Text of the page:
Candace Parker: ‘That’s the minority in the world but the majority in our league’

Los Angeles Sparks v Atlanta Dream Candace Parker (left) and Pat Summitt as seen at a WNBA game between Parker’s Los Angeles Sparks and the Atlanta Dream at Philips Arena in Atlanta on August 23, 2009. | Photo by Scott Cunningham/NBAE via Getty Images

On the “Just Women’s Sports” podcast, United States Women’s National Team soccer player Kelley O’Hara interviewed Candace Parker, who explains why the WNBA wants to be and has to be at the forefront of social change. Parker also shares her thoughts on Pat Summitt, being left off the 2016 Olympic team and more.

Candace Parker, current forward for the Los Angeles Sparks and former Tennessee Lady Volunteer, appears in the latest episode of “Just Women’s Sports” podcast hosted by United States Women’s National Team soccer player Kelley O’Hara.

Parker, like so many WNBA players, has been at the forefront of advocating for social change in recent months and stressed the importance of visibility in the workplace. She also discussed what it is what like growing up as one of the only Black kids in her hometown of Naperville, Ill., a suburb of Chicago.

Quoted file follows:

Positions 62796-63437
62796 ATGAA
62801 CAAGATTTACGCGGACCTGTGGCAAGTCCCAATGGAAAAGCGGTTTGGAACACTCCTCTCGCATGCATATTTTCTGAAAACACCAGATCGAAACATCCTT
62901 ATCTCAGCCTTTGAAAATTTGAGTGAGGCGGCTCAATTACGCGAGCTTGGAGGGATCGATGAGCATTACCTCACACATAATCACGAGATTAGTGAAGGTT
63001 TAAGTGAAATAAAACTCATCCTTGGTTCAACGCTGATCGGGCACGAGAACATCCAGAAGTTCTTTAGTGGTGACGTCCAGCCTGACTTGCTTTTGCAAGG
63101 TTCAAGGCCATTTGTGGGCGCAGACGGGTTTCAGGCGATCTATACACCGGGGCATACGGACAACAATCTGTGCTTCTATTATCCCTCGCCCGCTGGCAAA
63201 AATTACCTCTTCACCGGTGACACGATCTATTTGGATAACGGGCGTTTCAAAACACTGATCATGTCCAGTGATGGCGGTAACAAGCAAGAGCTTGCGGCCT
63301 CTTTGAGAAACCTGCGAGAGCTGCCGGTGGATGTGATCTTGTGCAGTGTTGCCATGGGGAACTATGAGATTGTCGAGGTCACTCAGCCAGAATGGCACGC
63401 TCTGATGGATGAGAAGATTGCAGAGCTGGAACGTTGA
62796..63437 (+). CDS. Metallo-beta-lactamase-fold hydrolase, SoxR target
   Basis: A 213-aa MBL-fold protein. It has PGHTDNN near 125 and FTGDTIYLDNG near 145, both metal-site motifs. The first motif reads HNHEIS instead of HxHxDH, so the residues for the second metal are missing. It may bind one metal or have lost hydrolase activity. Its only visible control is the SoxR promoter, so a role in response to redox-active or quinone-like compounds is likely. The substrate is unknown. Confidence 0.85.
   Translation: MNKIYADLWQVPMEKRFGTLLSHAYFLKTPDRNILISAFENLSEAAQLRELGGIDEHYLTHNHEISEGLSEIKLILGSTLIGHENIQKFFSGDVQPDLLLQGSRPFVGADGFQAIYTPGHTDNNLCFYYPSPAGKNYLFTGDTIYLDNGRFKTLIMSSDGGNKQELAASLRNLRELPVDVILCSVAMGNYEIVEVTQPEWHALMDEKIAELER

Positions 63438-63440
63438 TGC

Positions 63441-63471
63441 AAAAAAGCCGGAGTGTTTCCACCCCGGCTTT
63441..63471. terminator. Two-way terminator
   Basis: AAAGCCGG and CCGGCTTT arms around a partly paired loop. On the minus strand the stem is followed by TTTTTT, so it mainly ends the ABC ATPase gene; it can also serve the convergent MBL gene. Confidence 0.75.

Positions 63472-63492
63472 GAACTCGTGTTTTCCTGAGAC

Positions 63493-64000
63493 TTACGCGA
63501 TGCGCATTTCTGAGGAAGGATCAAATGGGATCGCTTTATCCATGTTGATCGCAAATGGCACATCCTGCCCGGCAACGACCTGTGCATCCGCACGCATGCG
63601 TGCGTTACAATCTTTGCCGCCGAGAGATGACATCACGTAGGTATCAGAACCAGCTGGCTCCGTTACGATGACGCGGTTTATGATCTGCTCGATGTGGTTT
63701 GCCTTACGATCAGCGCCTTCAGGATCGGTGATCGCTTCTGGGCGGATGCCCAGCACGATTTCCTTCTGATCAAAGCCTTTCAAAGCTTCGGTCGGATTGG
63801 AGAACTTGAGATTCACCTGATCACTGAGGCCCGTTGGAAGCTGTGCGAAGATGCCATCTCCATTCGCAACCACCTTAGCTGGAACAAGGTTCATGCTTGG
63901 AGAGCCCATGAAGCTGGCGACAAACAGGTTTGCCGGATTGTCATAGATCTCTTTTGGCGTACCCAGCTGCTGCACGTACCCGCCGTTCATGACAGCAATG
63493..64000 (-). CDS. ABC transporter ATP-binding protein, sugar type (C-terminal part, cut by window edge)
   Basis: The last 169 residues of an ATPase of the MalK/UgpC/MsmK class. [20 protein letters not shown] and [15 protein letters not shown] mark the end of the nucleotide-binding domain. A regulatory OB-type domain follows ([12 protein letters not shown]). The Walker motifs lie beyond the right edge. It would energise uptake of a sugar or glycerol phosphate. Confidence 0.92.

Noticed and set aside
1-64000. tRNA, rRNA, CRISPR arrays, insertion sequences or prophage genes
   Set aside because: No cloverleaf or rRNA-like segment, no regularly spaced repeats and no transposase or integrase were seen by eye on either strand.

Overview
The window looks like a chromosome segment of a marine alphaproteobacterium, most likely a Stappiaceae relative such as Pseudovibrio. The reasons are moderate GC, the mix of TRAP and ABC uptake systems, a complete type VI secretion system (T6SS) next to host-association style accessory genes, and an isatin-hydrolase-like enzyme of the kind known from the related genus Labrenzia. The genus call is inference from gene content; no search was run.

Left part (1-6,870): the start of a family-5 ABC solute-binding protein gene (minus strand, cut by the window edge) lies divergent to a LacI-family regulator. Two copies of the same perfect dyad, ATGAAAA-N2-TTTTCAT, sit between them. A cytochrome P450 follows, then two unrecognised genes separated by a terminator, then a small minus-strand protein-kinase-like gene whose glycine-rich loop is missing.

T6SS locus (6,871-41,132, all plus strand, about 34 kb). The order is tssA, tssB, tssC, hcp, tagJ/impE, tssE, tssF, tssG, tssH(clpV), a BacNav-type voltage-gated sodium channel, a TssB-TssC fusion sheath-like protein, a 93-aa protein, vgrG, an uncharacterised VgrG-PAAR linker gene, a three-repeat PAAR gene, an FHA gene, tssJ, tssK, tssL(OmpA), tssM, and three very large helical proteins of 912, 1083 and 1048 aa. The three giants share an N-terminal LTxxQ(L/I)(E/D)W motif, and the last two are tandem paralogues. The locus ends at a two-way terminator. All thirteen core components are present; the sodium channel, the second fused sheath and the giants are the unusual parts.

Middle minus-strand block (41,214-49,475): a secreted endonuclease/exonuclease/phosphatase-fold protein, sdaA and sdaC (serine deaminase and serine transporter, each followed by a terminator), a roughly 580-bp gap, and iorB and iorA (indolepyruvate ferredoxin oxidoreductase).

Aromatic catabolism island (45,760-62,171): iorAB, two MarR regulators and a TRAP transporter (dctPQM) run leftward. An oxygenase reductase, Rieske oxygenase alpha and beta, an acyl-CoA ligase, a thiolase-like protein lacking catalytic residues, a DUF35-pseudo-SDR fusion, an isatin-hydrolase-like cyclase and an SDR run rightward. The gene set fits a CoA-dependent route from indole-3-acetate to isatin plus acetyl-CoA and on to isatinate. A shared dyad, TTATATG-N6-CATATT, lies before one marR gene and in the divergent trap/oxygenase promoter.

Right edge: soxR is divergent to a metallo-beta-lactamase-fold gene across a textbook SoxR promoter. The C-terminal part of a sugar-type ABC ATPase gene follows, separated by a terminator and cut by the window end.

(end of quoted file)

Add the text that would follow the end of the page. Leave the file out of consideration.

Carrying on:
Parker also spent a lot of time reminiscing about playing soccer before switching to basketball, her rise to basketball stardom, her relationship with the late Pat Summitt, who coached her at Tennessee, and her Hall of Fame career with the Sparks. The two-time WNBA MVP also explains her determination to dunk like her brothers, getting recruited by Tennessee, playing on a competitive Sparks team with Lisa Leslie when first entering the WNBA and the adversity she faced in 2016 before winning her first WNBA championship.

Parker’s thoughts on Summitt get personal — she shares a behind-the-scenes look at things many people may not know about the legendary coach. Parker also talks about her relationship with her daughter, Lailaa Williams, and how that relationship has changed the way she approaches life and basketball.